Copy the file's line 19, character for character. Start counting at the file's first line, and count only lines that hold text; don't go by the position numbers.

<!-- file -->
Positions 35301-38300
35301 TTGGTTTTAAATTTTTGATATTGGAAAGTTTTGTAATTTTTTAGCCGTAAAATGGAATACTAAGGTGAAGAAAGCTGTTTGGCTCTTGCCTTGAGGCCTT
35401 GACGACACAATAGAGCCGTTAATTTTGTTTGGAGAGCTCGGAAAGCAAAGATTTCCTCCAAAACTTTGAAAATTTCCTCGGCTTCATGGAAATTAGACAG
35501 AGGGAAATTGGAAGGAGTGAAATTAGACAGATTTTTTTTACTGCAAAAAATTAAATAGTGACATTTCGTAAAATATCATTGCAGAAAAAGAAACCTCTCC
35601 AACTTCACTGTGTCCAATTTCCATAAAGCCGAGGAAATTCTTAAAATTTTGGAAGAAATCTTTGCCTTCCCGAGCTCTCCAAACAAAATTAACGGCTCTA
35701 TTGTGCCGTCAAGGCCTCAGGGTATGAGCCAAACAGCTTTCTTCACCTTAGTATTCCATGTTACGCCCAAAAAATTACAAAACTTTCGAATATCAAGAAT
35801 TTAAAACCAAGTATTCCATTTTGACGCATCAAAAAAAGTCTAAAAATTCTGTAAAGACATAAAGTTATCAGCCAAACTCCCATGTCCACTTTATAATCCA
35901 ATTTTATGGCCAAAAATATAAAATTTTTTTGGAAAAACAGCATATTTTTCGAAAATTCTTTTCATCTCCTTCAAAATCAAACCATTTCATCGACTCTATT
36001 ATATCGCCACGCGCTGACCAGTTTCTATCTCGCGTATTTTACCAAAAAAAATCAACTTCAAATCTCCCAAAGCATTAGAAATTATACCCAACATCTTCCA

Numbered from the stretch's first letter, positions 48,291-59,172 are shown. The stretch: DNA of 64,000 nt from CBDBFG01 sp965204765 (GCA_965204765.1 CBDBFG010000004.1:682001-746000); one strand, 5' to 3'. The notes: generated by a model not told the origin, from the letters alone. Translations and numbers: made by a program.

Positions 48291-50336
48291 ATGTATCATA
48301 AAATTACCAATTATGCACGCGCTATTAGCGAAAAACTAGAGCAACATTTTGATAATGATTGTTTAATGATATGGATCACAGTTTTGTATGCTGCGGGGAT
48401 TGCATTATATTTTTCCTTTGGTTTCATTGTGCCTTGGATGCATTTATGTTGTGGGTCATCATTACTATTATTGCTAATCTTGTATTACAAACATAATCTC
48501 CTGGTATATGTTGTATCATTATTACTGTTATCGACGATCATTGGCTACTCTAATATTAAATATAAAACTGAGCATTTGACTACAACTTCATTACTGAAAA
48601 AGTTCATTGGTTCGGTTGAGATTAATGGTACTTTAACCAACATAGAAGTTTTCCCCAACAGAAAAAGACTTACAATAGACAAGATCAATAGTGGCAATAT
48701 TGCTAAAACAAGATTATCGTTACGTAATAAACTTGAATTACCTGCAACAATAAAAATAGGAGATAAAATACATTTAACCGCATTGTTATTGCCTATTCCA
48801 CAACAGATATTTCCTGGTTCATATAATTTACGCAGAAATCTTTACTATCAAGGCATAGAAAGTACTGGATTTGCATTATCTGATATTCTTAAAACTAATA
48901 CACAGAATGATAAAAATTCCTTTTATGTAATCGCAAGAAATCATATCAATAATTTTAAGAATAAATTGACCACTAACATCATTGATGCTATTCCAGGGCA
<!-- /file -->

48901 CACAGAATGATAAAAATTCCTTTTATGTAATCGCAAGAAATCATATCAATAATTTTAAGAATAAATTGACCACTAACATCATTGATGCTATTCCAGGGCA